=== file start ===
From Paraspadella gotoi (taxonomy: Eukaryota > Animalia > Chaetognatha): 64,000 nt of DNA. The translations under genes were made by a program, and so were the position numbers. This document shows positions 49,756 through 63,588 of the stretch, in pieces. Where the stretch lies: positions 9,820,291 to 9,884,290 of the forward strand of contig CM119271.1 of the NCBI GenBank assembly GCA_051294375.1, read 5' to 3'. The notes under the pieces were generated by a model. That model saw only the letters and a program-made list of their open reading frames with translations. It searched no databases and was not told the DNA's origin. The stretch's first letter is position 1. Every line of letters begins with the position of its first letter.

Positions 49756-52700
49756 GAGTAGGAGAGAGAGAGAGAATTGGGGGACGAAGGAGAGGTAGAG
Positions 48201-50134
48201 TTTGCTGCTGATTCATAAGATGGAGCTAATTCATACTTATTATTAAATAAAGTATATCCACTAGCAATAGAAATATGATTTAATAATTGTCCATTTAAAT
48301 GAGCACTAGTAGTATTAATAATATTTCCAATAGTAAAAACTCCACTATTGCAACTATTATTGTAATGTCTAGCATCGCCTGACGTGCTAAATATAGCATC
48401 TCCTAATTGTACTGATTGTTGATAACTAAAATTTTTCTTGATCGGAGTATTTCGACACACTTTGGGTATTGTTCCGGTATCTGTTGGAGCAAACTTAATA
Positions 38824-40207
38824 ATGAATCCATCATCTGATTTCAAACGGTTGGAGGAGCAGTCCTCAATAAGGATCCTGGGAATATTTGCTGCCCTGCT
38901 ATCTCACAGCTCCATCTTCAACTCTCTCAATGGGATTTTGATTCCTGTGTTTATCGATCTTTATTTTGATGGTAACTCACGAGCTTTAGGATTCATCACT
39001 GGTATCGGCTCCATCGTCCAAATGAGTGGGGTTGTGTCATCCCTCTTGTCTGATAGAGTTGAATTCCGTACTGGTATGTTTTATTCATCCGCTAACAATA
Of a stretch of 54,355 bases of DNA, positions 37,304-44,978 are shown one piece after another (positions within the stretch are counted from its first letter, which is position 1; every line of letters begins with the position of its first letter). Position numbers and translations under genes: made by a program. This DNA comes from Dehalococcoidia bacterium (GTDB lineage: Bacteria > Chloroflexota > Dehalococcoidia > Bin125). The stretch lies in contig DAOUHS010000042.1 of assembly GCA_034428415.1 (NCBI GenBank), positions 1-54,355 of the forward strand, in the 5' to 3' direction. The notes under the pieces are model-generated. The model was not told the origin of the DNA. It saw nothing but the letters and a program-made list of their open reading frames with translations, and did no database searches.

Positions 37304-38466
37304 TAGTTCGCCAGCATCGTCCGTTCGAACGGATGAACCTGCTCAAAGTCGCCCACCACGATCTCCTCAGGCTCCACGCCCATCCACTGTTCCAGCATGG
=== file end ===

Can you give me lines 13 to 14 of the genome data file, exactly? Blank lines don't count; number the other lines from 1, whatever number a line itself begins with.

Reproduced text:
Positions 37304-38466
37304 TAGTTCGCCAGCATCGTCCGTTCGAACGGATGAACCTGCTCAAAGTCGCCCACCACGATCTCCTCAGGCTCCACGCCCATCCACTGTTCCAGCATGG